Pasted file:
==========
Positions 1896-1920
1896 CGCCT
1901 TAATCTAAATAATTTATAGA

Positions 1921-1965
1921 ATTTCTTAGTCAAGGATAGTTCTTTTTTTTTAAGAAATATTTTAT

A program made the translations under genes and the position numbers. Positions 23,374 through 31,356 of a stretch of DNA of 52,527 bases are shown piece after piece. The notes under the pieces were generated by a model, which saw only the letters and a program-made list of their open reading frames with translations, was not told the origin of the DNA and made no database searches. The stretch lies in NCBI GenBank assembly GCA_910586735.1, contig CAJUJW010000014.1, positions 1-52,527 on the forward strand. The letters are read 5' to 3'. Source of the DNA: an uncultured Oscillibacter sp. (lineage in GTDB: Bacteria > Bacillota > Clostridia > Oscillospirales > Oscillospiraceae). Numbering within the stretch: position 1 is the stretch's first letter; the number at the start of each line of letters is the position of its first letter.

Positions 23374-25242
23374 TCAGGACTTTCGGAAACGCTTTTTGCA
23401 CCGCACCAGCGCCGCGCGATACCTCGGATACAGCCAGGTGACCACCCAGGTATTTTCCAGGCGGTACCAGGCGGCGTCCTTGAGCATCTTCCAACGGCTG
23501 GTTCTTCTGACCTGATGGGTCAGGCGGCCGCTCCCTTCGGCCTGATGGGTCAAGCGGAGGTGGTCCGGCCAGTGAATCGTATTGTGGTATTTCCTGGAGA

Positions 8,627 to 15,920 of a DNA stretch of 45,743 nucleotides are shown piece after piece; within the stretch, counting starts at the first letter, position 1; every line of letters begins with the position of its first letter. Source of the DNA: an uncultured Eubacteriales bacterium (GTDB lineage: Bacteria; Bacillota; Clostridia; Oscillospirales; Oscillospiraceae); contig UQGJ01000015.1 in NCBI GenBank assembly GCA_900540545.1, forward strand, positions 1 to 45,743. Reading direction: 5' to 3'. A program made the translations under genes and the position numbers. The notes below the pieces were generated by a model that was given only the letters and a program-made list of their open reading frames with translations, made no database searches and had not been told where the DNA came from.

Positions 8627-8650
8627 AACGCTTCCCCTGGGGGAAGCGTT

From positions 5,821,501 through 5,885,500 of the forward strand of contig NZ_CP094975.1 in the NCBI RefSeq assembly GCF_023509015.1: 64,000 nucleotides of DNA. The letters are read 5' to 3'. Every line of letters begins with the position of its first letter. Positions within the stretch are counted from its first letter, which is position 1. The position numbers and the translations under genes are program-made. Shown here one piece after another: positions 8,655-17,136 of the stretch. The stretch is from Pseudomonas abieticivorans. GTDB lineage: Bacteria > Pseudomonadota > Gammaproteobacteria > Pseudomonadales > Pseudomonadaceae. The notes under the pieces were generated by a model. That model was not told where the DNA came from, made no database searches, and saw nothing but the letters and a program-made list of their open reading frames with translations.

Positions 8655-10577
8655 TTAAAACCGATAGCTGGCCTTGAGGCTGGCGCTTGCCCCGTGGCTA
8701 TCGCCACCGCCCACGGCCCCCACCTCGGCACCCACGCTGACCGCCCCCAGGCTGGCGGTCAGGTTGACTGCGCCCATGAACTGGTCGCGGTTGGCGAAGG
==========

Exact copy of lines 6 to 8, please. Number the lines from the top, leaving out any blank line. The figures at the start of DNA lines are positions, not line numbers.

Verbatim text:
A program made the translations under genes and the position numbers. Positions 23,374 through 31,356 of a stretch of DNA of 52,527 bases are shown piece after piece. The notes under the pieces were generated by a model, which saw only the letters and a program-made list of their open reading frames with translations, was not told the origin of the DNA and made no database searches. The stretch lies in NCBI GenBank assembly GCA_910586735.1, contig CAJUJW010000014.1, positions 1-52,527 on the forward strand. The letters are read 5' to 3'. Source of the DNA: an uncultured Oscillibacter sp. (lineage in GTDB: Bacteria > Bacillota > Clostridia > Oscillospirales > Oscillospiraceae). Numbering within the stretch: position 1 is the stretch's first letter; the number at the start of each line of letters is the position of its first letter.

Positions 23374-25242
23374 TCAGGACTTTCGGAAACGCTTTTTGCA